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Sunday, June 16, 2024

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For the many years that I’ve been interviewing cabaret artists, I’ve purposefully maintained one resolute undercurrent: to give a voice to those who feel like they are unheard. With that in mind, my featured artist this month is the utterly fabulous asexual drag queen Glimour…

Do you think there’s a lack of understanding about ace (asexual) and aro (aromatic) people, and if so, how should it be remedied? 

Absolutely! Fellow performers frequently ask me what exactly the terms mean. There seems to be a real gap in knowledge and ace/aro representation on the queer cabaret scene, which is why I think it’s so important for myself and other ace/aro people, who are comfortable to do so, to be openly visible.

Whenever I do a show speaking openly about being ace/aro, at least one person approaches me to say they relate and feel seen. When I was first figuring myself out, I wish I knew of people like me, as it would have helped me come out earlier and be comfortable with myself faster.

I still remember when a friend recommend that I follow Yasmin Benoit (incredible asexual activist and model). I’ve never related to anyone more, and I really hope I can be that person to someone else one day. Representation is a super important way to remedy a lack of understanding.

For instance I have met some people who believe that ace people shouldn’t even be included in the queer community, which is really sad to hear. But of course for every person like that, there are those like my gorgeous cabaret family Haus of Cupcake who always support me.

How does being ace/aro influence your art?

If I didn’t realise I was ace/aro I honestly don’t think I’d be doing drag right now.

I spent a lot of my earlier years feeling very different, which affected my confidence a lot. It was only when I found out about asexuality in particular, that I felt that pressure lift. I realised there were people out there who felt a similar way. And without all that worry that I wasn’t normal, and that I should be in a relationship like everyone else, I could begin just focusing on myself and what I’ve always wanted to do since I was a kid: perform, try singing and burlesque, and just be on a stage.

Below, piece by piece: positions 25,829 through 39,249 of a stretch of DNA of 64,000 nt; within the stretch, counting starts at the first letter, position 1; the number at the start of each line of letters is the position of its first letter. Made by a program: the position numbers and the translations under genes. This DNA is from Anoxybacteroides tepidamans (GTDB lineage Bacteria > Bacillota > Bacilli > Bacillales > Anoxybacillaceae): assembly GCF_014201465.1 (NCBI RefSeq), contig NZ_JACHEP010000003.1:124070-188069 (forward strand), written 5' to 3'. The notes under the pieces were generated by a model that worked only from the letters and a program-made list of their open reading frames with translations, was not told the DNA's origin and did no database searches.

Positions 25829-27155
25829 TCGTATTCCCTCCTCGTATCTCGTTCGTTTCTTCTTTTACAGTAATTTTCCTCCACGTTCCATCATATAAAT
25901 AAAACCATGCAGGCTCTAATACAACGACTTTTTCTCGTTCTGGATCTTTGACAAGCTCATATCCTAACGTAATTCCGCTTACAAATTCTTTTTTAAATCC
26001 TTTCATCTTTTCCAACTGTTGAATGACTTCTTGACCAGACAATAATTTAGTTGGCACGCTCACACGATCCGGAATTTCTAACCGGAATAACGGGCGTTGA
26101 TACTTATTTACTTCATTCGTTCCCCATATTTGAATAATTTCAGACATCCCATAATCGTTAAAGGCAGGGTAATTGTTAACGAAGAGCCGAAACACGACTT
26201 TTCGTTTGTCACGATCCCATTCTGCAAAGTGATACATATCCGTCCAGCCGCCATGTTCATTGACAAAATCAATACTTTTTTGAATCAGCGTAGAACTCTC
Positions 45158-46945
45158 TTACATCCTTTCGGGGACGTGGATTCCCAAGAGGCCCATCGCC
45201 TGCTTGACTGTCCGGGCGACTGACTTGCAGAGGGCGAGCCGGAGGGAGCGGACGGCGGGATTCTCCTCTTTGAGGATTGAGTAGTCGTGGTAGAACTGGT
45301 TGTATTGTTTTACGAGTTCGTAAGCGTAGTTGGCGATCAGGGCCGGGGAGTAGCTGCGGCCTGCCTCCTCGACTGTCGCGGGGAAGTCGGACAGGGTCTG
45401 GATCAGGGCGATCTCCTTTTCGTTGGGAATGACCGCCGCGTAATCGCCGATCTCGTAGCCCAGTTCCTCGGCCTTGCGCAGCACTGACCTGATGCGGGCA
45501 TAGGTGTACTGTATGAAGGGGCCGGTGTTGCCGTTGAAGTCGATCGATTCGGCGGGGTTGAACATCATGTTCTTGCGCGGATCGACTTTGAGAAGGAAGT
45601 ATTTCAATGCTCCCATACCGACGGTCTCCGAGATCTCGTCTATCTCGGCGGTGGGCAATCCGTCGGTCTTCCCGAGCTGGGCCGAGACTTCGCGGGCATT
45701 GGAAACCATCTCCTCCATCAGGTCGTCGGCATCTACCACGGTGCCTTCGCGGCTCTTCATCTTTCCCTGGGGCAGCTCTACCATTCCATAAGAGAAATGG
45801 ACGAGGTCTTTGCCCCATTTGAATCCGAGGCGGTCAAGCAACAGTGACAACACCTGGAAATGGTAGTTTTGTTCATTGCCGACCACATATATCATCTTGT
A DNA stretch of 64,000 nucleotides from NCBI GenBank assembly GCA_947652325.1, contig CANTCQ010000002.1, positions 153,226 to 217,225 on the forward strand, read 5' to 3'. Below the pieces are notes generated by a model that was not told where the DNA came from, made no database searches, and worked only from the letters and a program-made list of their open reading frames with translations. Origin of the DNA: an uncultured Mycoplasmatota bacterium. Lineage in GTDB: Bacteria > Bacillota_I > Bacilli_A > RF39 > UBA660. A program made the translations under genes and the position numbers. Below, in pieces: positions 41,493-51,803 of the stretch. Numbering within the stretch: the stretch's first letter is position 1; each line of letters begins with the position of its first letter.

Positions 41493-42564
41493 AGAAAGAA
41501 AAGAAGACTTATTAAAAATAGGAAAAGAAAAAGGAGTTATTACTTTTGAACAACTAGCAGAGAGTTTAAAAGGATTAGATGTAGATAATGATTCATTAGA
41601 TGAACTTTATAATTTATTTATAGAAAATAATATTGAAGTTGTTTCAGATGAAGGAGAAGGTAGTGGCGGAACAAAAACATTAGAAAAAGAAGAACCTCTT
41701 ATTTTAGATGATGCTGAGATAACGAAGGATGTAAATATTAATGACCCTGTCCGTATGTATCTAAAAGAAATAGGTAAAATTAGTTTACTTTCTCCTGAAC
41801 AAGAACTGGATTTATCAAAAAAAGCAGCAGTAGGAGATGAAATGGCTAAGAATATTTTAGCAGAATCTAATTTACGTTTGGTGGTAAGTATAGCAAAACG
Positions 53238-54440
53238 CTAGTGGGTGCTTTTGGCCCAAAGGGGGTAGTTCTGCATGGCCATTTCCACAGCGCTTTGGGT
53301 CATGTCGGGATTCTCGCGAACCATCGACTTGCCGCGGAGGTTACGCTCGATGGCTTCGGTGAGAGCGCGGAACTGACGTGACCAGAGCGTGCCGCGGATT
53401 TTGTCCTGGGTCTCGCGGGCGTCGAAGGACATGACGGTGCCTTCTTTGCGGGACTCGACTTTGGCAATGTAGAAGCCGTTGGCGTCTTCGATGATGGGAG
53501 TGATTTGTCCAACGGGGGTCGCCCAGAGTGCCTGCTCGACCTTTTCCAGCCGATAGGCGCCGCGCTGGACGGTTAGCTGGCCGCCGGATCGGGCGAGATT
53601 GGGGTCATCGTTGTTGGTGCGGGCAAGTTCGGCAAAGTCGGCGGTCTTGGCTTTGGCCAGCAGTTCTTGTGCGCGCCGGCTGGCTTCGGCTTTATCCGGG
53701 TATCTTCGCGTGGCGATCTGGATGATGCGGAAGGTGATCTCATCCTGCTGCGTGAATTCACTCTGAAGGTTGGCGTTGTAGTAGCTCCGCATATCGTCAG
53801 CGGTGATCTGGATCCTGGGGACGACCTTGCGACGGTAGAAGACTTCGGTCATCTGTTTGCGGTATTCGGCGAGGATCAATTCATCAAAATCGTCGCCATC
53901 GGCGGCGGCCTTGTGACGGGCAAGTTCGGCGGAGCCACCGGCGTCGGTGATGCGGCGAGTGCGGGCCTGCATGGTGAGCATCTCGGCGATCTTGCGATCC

I use my art to project exactly how I’m feeling, and how comfortable I am now with myself.  There’s still so many aspects of cabaret I want to explore, such as chair acrobatics, drag pole, and maybe a lipsync or two for a change.

The biggest misconception about ace/aro people? 

That we can’t talk about sex/relationships, don’t like showing our bodies and all feel the exact same way. Asexuality is a spectrum, and everyone feels differently about certain things. Myself personally, although I’m ace/aro, I am sex positive, body confident and dress in any and every way I want. Which I guess some people can’t wrap their head around. I pole dance, do burlesque, and wear fluffy red lingerie to my shows. For me, sexuality has no bearing on how I dress or act.

In a sentence, sum up a typical Glimour show. 

Pure glamour, sultry vocals… and maybe my ass.

Glimour performs at Phoenix Arts Club, 1 Phoenix St, WC2H 8BU on Friday 10th February. Get your tickets HERE.

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